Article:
US shipments are up 32pc in volume since 2016 and Australian exports are down 5pc. In short, just like Japan, we find that Korea’s consumers have a preference for US beef and once again are willing to pay a premium for US beef over Australian beef.

The key difference to me between Japan and Korea is that the majority of the US/Australian price difference has been borne by discounting the Australian exporter more so than passing it forward to the consumer.

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Isn’t US grainfed beef different product to Australian grainfed beef?

This is the common catch cry from market participants who are trying to justify the price differential, and I agree to a certain extent. US beef exporters typically produce a 140-day grainfed product compared to the 100-day grainfed in Australia, but the current US product and Australian product is no different to what each country produced four years ago, when Australia’s meat traded at either parity or at a slight premium to US beef.

So that argument does not quite work, as it does not explain why US beef is now commanding a huge premium over Australian beef and yet four years ago Australia’s beef traded at a premium into the same market.

I think the answer lies in the dramatic change in Asian consumer needs and taste in the last four years, and the dramatic growth in the spending power of the Asian middle class in that short time period. This is occurring in Korea, Japan and China.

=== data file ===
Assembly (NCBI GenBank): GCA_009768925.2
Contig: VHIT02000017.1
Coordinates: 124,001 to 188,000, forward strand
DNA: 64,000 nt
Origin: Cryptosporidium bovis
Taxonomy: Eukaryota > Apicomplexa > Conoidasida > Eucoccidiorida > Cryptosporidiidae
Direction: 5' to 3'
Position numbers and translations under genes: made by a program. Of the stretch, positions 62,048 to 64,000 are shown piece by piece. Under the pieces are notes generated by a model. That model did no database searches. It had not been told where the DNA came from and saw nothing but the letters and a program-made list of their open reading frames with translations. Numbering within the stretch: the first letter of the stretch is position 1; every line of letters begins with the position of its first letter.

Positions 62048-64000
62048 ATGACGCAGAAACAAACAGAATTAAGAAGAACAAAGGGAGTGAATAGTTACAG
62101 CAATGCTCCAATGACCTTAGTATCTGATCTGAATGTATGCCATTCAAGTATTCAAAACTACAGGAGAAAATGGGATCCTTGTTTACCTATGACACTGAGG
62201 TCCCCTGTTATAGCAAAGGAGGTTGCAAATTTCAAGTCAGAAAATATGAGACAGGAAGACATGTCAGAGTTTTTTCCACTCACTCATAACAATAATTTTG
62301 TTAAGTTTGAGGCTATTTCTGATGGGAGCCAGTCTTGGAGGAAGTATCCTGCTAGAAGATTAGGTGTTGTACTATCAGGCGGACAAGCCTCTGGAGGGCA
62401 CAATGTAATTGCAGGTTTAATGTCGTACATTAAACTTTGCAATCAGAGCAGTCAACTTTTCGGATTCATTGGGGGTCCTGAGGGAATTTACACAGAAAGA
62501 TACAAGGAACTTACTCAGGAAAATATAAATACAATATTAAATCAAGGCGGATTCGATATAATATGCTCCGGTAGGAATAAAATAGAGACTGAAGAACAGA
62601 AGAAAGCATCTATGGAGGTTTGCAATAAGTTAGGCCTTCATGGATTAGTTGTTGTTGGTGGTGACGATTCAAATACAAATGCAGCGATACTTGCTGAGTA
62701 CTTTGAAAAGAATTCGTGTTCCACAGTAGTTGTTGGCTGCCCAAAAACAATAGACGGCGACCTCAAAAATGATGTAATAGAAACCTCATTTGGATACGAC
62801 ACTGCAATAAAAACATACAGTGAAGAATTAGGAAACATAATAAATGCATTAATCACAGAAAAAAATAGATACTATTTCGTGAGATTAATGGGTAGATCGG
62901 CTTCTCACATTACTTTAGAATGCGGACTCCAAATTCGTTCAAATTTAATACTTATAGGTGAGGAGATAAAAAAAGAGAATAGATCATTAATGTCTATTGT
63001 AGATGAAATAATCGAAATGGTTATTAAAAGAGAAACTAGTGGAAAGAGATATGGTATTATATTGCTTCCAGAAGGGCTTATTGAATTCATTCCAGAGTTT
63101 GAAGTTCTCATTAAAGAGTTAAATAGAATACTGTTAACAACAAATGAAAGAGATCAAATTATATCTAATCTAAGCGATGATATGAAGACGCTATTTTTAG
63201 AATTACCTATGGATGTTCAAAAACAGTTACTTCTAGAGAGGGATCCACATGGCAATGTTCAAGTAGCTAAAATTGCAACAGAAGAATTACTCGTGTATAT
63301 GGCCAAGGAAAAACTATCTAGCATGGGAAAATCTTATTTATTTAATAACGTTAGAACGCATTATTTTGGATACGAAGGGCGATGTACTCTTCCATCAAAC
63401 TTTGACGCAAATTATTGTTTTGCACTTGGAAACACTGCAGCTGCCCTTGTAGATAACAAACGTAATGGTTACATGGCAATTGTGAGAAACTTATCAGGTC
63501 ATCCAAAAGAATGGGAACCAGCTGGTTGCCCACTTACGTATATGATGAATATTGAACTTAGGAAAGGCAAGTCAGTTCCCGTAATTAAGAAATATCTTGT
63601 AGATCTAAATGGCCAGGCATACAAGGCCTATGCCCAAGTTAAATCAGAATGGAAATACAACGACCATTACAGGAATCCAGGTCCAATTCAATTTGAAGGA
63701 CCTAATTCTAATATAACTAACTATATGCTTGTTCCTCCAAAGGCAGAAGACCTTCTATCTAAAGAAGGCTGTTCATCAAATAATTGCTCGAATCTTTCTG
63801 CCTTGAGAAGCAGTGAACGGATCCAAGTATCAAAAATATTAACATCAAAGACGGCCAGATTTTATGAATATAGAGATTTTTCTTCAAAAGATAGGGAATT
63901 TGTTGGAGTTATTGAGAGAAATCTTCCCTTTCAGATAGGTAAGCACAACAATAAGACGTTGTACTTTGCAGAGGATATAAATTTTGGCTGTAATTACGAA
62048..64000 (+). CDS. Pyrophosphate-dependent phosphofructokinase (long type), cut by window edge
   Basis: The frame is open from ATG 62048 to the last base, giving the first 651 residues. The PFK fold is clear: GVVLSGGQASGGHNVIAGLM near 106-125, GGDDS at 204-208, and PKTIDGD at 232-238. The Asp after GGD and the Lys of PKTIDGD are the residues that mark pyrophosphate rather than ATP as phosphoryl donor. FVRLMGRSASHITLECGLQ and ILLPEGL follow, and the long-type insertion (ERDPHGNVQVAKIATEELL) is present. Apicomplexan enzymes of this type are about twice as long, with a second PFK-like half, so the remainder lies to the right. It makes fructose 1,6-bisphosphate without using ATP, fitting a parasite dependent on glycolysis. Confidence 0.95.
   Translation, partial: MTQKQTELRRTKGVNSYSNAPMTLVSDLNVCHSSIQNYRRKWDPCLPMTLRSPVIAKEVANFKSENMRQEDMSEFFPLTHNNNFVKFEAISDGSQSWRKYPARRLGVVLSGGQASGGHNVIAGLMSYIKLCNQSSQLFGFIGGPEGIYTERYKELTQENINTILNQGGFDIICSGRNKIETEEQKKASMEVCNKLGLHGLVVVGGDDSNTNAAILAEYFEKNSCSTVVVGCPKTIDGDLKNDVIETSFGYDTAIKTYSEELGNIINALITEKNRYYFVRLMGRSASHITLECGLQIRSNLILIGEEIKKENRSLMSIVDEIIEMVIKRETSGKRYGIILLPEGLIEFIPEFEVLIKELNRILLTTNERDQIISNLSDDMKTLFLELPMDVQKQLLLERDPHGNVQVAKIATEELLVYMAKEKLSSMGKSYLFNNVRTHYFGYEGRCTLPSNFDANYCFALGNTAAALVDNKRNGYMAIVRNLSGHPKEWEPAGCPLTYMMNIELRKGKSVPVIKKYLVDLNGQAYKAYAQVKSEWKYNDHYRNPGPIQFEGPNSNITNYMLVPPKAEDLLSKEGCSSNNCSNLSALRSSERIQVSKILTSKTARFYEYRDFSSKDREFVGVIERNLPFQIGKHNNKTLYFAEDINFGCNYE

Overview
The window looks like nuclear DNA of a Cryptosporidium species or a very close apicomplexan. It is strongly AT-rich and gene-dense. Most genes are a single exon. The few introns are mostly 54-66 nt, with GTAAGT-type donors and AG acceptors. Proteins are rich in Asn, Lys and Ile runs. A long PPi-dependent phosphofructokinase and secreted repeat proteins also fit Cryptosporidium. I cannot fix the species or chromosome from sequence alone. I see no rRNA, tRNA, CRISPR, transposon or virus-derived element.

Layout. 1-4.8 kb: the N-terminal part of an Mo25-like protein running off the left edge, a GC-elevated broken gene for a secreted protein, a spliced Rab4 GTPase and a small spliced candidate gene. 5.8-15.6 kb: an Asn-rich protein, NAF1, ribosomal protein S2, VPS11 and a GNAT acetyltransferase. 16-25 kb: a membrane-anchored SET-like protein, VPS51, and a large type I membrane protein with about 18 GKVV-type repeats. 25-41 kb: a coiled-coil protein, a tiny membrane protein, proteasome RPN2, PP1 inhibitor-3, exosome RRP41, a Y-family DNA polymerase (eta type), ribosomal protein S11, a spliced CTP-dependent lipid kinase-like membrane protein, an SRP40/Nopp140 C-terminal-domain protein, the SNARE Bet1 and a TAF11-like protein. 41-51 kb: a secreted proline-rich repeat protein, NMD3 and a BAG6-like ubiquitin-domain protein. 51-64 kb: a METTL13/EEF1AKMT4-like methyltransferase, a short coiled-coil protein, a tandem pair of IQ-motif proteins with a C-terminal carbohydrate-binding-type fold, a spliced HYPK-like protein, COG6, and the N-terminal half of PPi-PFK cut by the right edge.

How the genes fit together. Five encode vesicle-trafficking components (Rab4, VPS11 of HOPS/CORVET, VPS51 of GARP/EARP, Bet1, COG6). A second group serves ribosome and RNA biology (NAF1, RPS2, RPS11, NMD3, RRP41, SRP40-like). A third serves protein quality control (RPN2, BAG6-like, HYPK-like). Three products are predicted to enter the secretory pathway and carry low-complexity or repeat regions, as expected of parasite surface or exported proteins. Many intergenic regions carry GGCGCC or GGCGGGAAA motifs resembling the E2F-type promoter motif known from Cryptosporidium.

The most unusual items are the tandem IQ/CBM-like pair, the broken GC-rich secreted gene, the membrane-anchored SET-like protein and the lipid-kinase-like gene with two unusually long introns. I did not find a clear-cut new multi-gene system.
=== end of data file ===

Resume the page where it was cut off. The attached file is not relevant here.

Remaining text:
US beef ‘fits the bill’ in terms of the middle class wanting a higher marbled meat and the ability of US processors to produce ‘peas in a pod’ in terms of product consistency and full container loads of single items that Asian importers want as opposed to mixed loads from Australia.

In short, the product produced by Australia and the US has not changed much in four years – it’s the consumer that’s changed.

It should be noted that when BSE occurred in the US in December 2003, we saw Australia’s beef move to a dramatic premium over US beef as bans were put in place and strict cattle age requirements were enforced by the Japan Government. The impact of BSE lasted until about 2008,  after which the strict requirements on age were relaxed in part-enabling more US cattle to be eligible for this market. I see the premium paid today for US beef in Japan and Korea to be driven by consumer sentiment, more so than any market impediment that historically impacted market prices like BSE.

I think that Australian processors are recognising this increased demand for higher marbled meat throughout Asia, and the increased demand for middle and longfed beef with also the continued growth in Wagyu being a good example of strong demand for quality.

The growing tariff differential between Australia and Japan will eventually give Australia a strategic advantage, but to date at 13.5pc, it has yet to occur.

One of the other challenges for Australian processors and lotfeeders has been the drought and the high cost of grain in Australia. When discussing with processors the advantages of producing a 140 day grainfed animal versus a 100 day grainfed animal, the common answer is that it has been ‘the law of diminishing returns’ – when it comes to the added cost to get to 140 days, there has not been the equivalent premium in sale price.